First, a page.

It lacks drama and size, and has no sharp edges. Far better to work with a more extreme emotion, something that jumps out at you and demands to be understood.
That’s what Maxine Heppner began thinking about five years ago when introduced to contemporary manga or Japanese print comics. She had long been aware of the ancient art form, but hadn’t taken much interest in the pop culture version. “And when I saw them, I was struck by the energy that comes off the page, that comes out and meets the eye.”
She was also intrigued by the way a book of them is an act of containment. “It is this benign little volume of paper, sitting there on a shelf. You open it and go ‘wow’ and then you can close it and the emotion of it goes away,” says the award-winning dance artist, director and teacher in a phone interview.
An idea for the exploration of a human condition – a big, raw emotion we hold inside and only periodically let out – began to percolate. “The idea of rage is extreme anger. I don’t think of it as the opposite of happiness. That would be sadness, which has no energy and is a deflation. Rage is in a different realm. It’s extreme, like ecstasy. And I wanted to look at it in all its complexity.”
I thought about rage as the inspiration for art when I sat in the darkened theatre to see Heppner’s latest production, My Heart Is a Spoon. It’s well known from happiness studies that a sense of contentment makes us more productive at work and better citizens who want to volunteer and contribute. But does it help create art? I know many creative people – writers and artists – who feel that their discontent is the engine of their work. Friedrich Nietzsche would agree: “You need chaos in your soul to give birth to a dancing star,” he wrote.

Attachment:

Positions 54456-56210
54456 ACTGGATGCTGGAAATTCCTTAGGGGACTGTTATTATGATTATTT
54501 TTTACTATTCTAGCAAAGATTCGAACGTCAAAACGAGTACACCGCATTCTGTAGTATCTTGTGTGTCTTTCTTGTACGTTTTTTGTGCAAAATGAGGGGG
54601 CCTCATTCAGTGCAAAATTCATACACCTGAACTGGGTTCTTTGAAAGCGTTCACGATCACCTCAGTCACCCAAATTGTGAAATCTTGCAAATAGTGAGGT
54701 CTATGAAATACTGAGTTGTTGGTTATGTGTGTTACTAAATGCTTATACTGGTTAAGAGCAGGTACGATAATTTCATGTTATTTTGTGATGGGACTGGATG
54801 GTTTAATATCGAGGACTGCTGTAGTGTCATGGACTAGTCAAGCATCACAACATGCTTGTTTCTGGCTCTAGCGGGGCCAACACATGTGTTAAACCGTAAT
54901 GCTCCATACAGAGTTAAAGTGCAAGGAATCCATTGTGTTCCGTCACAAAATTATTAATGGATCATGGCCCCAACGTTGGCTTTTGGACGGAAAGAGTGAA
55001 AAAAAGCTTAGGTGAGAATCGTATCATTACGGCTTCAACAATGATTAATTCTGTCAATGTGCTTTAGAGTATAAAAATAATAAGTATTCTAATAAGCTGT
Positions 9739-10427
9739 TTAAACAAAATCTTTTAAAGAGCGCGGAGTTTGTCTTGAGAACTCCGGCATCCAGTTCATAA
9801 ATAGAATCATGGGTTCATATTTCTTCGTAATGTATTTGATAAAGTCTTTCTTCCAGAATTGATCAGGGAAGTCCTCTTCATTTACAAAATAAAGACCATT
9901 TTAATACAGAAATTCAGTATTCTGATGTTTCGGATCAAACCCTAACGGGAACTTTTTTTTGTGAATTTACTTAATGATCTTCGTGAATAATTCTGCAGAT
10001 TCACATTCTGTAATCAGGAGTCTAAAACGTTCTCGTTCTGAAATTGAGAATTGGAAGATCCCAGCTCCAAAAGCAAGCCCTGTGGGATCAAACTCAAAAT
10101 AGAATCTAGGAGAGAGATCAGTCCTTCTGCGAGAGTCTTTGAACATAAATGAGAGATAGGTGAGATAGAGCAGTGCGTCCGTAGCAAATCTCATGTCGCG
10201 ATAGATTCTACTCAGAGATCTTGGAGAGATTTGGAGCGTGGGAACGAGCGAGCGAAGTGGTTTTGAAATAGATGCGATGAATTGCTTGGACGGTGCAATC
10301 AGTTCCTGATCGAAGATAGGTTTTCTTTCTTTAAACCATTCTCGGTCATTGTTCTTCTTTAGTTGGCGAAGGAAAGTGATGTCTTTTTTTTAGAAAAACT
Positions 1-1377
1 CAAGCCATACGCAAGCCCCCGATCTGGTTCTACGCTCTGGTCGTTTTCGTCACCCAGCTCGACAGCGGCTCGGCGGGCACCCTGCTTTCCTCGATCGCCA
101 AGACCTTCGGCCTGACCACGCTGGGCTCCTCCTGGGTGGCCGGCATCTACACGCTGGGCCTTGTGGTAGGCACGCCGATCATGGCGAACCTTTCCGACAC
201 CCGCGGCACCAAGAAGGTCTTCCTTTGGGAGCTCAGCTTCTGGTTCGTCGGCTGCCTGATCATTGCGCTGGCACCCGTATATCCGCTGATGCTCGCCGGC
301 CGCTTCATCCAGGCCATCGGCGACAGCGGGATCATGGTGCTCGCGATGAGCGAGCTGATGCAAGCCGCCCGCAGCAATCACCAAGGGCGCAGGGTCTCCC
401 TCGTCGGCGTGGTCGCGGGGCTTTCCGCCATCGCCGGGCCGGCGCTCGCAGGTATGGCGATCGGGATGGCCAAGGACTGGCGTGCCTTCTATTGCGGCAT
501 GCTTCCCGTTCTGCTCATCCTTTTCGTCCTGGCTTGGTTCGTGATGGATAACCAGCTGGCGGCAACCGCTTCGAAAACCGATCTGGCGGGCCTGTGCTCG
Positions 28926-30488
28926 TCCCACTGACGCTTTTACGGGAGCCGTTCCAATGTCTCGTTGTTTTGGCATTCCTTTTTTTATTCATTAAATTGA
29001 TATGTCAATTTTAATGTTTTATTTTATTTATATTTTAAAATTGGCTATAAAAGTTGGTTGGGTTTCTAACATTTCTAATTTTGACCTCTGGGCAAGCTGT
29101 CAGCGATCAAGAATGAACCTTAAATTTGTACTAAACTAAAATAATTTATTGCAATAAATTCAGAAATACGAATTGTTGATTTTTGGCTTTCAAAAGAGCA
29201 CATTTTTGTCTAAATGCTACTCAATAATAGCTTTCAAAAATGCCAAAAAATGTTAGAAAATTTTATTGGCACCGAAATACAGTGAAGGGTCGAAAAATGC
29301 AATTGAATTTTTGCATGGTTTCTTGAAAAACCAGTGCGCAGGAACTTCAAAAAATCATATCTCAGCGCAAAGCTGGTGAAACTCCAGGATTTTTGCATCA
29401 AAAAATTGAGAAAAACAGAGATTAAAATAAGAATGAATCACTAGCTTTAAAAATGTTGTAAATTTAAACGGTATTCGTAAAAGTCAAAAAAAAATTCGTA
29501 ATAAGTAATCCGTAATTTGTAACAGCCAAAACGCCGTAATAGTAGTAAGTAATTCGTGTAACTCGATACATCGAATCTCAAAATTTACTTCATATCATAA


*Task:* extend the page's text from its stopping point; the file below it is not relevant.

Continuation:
The play takes place in a simple, white box of a stage set, onto which large manga cartoons and other images were projected. Two characters, a male and a female, one young, one older, offer different respond differently to their contained rage. Created in collaboration with light artist Fujimoto Takayuki, the theatrical environment is surreal, flooded with visions of fantasy, memory, fear and longing. The female character, performed by Takako Segawa, is constantly moving, writhing around on a large ball, unsettled, whereas the older male character (Gerry Trentham) is more self-contained. Part of his expression of rage comes out in the creation of small, origami tigers, which litter the stage at the end.
It’s an interesting investigation of an emotion often seen as something to be avoided, repressed – almost shameful in the largeness of its expression. We condemn it when we speak of road rage, the rage of a parent directed at a child, of one spouse raging at the other. We’re a culture obsessed with happiness, eager to achieve a peaceful, serene state, still as a pond, a lack of drama. We praise and desire the positive. But what Ms. Heppner, who has spent 30 years in theatre exploring human reaction and interaction, sets out to do is show how rage should not be feared.
As part of the creative process, she convened a “rage roundtable” with people who had experienced the extreme state (often characterized by a sense of injustice) as well as psychoanalysts. “It’s not in absence of happiness. It’s just this moment of extreme pressure. It’s energy condensed, like a little time bomb. It can vent very slowly. It can implode inside itself. Or it can explode. Something has to happen with the energy of it.”
And surprisingly, that can be good. “I think we have to face these things,” Ms. Heppner says. “If we ignore them, it’s not good. These strong emotions are intense. It’s more practical to recognize it, because then you can integrate it into your life, the same way we do with grief over a loved one.”